11 32 You should not usually be offered treatments on their own that have not been designed for people who have experienced trauma, such as relaxation, hypnotherapy, supportive therapy, non-directive therapy, systemic psychotherapy or psychodynamic therapy. Is psychological treatment suitable for everyone with PTSD? 33 This largely depends on when the traumatic event occurred, when you developed PTSD, and how bad you are feeling. But psychological treatments designed for PTSD sufferers have been shown to be an effective way of helping people to feel better. 34 However, if you have been in a major disaster, you should NOT normally be offered a single session of psychological therapy (often called de-briefing ) immediately after the event because research shows that this is not very helpful and in some cases could make you feel worse later on. Instead, you should be offered practical support and advice about how to cope over the following weeks. Healthcare professionals may offer you treatment in the first 4 weeks after the trauma if your symptoms are very severe, but will usually wait and see how you are after a month has passed before starting anything. What happens if I don t feel any better after psychological treatment? 35 If you have had some treatment over a period of time and are not feeling any better, there are other options. For instance, your healthcare professional may suggest trying a different kind of psychological treatment, or offer you a course of medication while you are having the therapy (see below). 36 Questions you could ask your healthcare professional about psychological treatment: I had expected to be better by now. Can we discuss how I am getting on? (November 2004) Page 11 of 21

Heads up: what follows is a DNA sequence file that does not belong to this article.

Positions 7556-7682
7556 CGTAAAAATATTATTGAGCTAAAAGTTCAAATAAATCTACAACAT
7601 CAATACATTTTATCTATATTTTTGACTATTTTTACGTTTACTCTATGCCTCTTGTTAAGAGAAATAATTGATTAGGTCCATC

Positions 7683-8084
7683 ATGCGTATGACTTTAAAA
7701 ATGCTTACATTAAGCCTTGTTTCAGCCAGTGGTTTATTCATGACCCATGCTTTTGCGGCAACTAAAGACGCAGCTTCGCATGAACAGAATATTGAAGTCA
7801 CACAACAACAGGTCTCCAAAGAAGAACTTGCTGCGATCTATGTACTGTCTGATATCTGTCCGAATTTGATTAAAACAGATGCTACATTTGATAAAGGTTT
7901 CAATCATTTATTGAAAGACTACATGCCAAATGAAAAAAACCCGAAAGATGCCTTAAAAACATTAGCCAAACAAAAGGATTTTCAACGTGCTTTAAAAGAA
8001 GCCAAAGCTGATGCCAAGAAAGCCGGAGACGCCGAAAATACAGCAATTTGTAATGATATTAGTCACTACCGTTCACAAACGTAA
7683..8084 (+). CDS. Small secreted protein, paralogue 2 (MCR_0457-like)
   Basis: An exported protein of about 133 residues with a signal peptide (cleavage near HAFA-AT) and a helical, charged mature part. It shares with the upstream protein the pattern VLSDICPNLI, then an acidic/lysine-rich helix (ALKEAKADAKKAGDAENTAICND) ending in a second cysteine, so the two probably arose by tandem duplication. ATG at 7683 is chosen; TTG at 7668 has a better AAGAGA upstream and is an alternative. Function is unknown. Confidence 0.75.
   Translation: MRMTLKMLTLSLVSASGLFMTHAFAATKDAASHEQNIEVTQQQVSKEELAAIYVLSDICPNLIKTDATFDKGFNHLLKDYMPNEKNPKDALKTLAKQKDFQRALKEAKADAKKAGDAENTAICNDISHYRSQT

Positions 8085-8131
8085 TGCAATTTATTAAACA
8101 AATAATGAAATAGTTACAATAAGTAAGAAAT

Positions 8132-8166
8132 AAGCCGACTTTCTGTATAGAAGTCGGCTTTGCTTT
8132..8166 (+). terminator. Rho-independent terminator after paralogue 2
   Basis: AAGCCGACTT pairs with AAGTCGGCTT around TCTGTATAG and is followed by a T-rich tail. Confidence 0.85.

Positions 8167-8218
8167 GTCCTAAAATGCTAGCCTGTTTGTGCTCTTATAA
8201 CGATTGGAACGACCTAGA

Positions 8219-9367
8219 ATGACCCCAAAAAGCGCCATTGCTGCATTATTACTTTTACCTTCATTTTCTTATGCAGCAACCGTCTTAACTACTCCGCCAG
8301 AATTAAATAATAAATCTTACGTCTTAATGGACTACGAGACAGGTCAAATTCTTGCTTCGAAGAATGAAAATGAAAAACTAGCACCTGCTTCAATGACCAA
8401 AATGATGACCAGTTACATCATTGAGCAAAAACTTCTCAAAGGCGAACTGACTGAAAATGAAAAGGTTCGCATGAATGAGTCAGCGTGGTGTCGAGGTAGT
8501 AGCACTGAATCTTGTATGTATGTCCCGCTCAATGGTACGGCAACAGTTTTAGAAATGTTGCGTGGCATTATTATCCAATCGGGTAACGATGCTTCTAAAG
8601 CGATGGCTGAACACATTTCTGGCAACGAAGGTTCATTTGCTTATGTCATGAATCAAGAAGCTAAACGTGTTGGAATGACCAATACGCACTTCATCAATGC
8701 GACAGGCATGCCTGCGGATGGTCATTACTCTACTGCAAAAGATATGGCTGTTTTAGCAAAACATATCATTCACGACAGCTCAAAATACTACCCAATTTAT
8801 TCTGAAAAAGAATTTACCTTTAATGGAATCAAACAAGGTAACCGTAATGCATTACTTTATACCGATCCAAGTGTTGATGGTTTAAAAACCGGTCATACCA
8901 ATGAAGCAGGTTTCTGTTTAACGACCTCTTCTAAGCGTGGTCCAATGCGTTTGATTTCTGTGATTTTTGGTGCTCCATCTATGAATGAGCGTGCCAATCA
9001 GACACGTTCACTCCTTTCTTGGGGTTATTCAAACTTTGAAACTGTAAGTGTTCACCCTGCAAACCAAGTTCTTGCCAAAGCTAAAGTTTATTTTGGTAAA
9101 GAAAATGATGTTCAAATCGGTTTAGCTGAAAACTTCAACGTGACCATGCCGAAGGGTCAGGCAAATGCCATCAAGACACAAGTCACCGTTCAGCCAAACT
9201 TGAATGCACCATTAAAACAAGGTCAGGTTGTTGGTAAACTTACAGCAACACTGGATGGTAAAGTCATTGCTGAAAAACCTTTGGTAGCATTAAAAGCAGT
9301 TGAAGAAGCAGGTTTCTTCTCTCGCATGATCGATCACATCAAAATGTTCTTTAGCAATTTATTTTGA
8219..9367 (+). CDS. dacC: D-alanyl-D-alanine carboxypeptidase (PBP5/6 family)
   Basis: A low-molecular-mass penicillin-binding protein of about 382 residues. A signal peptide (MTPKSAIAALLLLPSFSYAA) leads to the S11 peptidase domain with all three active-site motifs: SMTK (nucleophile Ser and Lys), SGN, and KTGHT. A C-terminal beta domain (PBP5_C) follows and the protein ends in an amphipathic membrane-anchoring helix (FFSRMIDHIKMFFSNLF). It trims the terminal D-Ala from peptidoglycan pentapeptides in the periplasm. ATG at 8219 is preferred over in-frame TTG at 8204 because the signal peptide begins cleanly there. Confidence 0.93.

12 Do you think we need to look at alternative types of treatment or do you think we need to extend the period of treatment? The treatment is helping a bit but I still find some problems very difficult to cope with. Can we discuss how I can deal with these problems? Will I be offered medication? 37 Medication may help to treat PTSD in adults but for most people it is not as helpful as the right kind of psychological treatment. So healthcare professionals should usually offer you psychological treatment before they offer you medication. However you may also be offered medication if: you would prefer not to have psychological treatment, or it would be very difficult for you to start a psychological treatment because you are still exposed to the threat of further trauma (for instance, violence at home), or psychological treatment has not helped you. 38 You may be offered medication in addition to psychological treatment if the psychological treatment is not helping you or if you are also depressed (see below). What kind of medication can be used to treat PTSD? 39 The medication offered should be an antidepressant because, even if you are not suffering from depression, this type of medication has been shown to help people with PTSD. There are different types of antidepressants, but research has shown that the following can be effective for PTSD sufferers: paroxetine (a selective serotonin reuptake inhibitor, or SSRI) mirtazapine (an newer kind of antidepressant) amitriptyline (a tricyclic antidepressant) (November 2004) Page 12 of 21